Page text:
Wright Hall opened in January 2005 as Alma College’s “green” residence hall. The 60-bed, apartment-style complex was designed with student input to be a model of environmental sustainability. Elements of the building’s design came from teams of students competing for the 2003 Kapp Honors Day Prize that focused on sustainability in the new residence hall.
The building is designed for four students in 15 double and single units equipped with private baths, living rooms and kitchens. Single-unit occupants have their own bedrooms while double-unit occupants share a two-person bedroom.
Kitchens in each apartment have complete cooking, cleaning and food storage facilities. A microwave heats the fast meal or late-night snack for busy students. Unit bathrooms are large enough so, with cooperation, two students can get ready for class at the same time.
Wright Hall also has rooms set aside for student collaboration. A Commons Area provides a venue for social activities and a place for student poets, musicians, actors and artists to showcase their talents. A carpeted laundry room features floor-to-ceiling windows and comfortable chairs. Game rooms provide breaks from study.
While the new design considered the architecture of the former 1902 Wright Hall structure that was retired in 1976, technology has far outpaced the electric lighting and porcelain-lined bathtubs that made the old Wright Hall such an impressive place to live.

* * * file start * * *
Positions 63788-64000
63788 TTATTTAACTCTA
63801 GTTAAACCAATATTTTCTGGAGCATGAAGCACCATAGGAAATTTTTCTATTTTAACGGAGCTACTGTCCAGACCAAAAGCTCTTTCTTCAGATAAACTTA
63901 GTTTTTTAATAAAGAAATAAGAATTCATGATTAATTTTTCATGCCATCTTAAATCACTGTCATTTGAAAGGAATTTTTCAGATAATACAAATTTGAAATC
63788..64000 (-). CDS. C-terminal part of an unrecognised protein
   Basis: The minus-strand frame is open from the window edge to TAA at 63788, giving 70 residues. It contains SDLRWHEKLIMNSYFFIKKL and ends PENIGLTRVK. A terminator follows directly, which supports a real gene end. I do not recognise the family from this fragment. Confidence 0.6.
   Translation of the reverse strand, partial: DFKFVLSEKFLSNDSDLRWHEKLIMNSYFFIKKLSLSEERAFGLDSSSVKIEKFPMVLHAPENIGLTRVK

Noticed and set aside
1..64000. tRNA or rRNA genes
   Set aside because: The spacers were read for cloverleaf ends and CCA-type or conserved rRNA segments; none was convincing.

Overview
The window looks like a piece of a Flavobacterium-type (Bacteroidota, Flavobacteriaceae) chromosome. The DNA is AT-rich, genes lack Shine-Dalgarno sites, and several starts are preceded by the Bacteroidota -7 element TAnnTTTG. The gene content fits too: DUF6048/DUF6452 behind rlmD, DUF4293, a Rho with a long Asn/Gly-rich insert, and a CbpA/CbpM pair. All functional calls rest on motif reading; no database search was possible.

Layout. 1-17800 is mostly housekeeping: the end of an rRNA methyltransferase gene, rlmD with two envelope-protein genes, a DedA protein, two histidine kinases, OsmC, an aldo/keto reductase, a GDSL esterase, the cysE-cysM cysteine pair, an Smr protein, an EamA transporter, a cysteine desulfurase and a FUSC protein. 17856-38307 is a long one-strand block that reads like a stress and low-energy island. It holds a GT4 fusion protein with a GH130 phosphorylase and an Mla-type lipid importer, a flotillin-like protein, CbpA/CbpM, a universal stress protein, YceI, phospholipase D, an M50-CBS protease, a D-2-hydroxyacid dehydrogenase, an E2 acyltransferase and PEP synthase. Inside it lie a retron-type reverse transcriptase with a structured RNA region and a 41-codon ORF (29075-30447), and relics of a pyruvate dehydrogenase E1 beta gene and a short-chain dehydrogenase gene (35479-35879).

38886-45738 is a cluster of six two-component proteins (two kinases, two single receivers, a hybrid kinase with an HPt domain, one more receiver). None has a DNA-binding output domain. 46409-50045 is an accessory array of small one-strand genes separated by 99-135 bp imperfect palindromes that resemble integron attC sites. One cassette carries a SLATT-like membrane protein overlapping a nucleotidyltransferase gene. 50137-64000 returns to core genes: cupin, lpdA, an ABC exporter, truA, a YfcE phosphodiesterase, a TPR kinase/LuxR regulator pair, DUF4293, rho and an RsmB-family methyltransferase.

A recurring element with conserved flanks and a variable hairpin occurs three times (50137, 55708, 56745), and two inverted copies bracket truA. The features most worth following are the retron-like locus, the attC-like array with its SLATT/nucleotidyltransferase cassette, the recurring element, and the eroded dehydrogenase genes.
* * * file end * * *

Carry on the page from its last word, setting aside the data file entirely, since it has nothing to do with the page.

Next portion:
Many materials are low emission and operable windows provide air quality and flow. Rooms were designed with energy-efficient window glass to allow optimal natural sunlight for an airy atmosphere that is energy efficient.
A geothermal heat pump provides heating and cooling, a process that saves the College from using an estimated 34,000 BTUs per square foot per year of natural gas. Solar panels installed on thh south side capture heat that ties into the hot water system. Low-flow showerheads, low-volume flush toilets and energy-efficient washing machines reduce water usage.
Tiled carpeting instead of rolled products allows selective, easy replacement in traffic patterns and high-usage areas. The building also features a computerized energy monitoring system. Furthermore many of the construction materials consisted of recycled products.